Myeloablative allogeneic hematopoietic stem cell transplantation in elderly patients.
ABSTRACT This study aimed to evaluate the outcome following myeloablative allogeneic hematopoietic stem cell transplantation (SCT) among patients older than 50 yr of age. A total of 215 patients with a median age of 57 yr underwent allogeneic hematopoietic SCT for early (41%) or advanced (59%) hematologic malignancies. After a median follow-up of 36 months a 10-yr survival estimate of 56 +/- 6% could be assessed for patients in early disease stages while patients with advanced diseases showed a significantly decreased survival probability of 31 +/- 5% (p < 0.0002). Transplant related mortality (TRM) at day 100 and 365 post-transplant was 13% and 30% for early but increased to 21% and 49% for advanced disease stages. As major determinants of TRM advanced disease stage (p < 0.0001) and occurrence of grades II-IV graft-vs.-host disease (GVHD) (p < 0.0001) were identified. These results show that hematopoietic SCT following myeloablative conditioning is also applicable to elderly patients whereas disease stage and high-grade GVHD represent the essential prognostic factors for outcome.
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ABSTRACT: This study aimed to evaluate the efficacy of a nonmyeloablative conditioning consisting of fludarabine and TBI in patients aged > or =60 years.A total of 32 patients (median age 62 years; range 60-70) with hematological malignancies were treated with fludarabine (30 mg/m(2) x 3-5 days) and 200 cCy TBI followed by allogeneic hematopoietic stem cell transplantation (HSCT) from a matched-sibling donor. GVHD prophylaxis consisted of cyclosporine and mycophenolate. Neutrophil recovery occurred in all patients at a median time of 16 days (range 9-34). Six patients did not become granulocytopenic. On day +30, 10 patients had >95% donor chimerism and 19 patients had mixed chimerism. The cumulative probabilities of Grade II-IV acute GVHD and chronic GVHD were 48 and 83%, respectively. Transplant-related mortality at 100 days and 1 year was 6 and 10%, respectively. The probabilities of 2-year overall (OS) and progression-free survival (PFS) were 39 and 35%, respectively. The estimated 2-year probability of OS and PFS for patients in early disease stages were 77 and 64%, respectively, which were significantly higher than the survival and PFS estimates of 0% obtained in patients with advanced disease stages at the time of transplant. Our analysis would suggest that for patients older than 60, this regimen is well tolerated and associated with a low incidence of transplant-related mortality. The leukemic burden at time of transplant has proven to be the most important risk factor for the outcome.American Journal of Hematology 11/2007; 82(10):863-6. · 4.00 Impact Factor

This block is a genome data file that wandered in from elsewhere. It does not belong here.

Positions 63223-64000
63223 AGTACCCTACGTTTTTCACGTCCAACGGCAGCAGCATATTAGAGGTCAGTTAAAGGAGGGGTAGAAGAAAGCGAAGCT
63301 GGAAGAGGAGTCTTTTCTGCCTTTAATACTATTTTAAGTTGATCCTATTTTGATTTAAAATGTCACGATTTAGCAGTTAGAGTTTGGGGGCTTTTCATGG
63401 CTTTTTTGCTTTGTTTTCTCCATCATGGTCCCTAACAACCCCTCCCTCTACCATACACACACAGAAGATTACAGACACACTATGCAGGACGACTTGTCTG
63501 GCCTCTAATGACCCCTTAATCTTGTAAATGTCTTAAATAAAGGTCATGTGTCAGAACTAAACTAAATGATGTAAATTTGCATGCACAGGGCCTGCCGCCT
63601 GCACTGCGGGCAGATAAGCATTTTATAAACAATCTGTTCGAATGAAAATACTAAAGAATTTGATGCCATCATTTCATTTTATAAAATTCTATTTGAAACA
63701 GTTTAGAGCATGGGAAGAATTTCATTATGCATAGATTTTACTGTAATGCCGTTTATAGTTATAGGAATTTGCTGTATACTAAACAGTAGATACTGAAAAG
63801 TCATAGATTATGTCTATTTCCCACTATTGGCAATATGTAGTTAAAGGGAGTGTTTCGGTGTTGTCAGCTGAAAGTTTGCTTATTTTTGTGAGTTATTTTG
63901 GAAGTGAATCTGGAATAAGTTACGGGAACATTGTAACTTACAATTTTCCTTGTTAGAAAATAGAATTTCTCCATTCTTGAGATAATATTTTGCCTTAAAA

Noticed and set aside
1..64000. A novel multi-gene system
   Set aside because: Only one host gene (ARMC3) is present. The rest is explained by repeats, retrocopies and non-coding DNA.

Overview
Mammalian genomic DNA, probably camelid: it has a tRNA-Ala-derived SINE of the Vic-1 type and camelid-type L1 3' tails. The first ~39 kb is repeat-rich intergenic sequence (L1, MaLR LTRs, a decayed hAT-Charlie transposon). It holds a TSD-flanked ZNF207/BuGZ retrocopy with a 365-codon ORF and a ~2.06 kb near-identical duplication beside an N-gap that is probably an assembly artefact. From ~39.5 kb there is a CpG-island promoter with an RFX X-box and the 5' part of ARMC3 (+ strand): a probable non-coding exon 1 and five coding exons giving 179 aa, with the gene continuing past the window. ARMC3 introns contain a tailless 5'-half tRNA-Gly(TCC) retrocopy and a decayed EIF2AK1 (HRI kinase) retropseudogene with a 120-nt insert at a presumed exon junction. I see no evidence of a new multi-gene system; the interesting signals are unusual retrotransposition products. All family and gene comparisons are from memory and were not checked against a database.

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ABSTRACT: Allogeneic haematopoietic cell transplantation (HCT) is the most effective curative therapy in acute myeloid leukaemia (AML) and myelodysplastic syndromes (MDS). Incidence of AML and MDS increases with age, peaking in the seventh decade. Despite improved Ara-C and anthracyclin-based chemotherapy regimens, the prognosis of AML in patients beyond 60 years of age is dismal. The introduction of peripheral blood-derived stem cell grafts into allogeneic HCT and the known anti-leukaemic effect of donor lymphocyte infusions paved the way for reduced-intensity conditioning (RIC) allogeneic stem-cell transplantation, which makes transplant in advanced age possible and significantly reduces transplant-related organ toxicity and mortality. The success of RIC HCT relies on the alloreactivity of the donor immune system and the graft-versus-leukaemia effect. We try to answer the following questions in this paper: who should receive RIC HCT? when and how should the transplant be performed? is there an upper age limit and what is the future of RIC HCT?Leukemia 08/2007; 21(7):1357-62. · 10.16 Impact Factor
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ABSTRACT: The aim of this article is to compare the differences in efficacy and toxicity between the various conditioning regimens for allogeneic stem cell transplantation. Several studies, all retrospective, that compare the impact of various different conditioning regimens amongst each other are presented. Reduced intensity conditioning apparently lowered transplant-related mortality in patients with minimal residual disease who were at high risk for treatment-related mortality. In contrast, patients with active disease could only be salvaged when a myeloablative conditioning regimen was used. By consequence, it was concluded that patients without contraindications for a myeloablative conditioning regimen should not receive reduced regimens outside a prospective randomized trial. Despite high expectations, non-myeloablative conditioning regimens and regimens that have been reduced in intensity did not prove to be superior in survival when the outcomes were compared with those obtained with conventional myeloablative conditioning. Randomized prospective studies are needed to explore the appropriate niche for the various different regimens.Current opinion in oncology 12/2006; 18(6):667-70. · 4.09 Impact Factor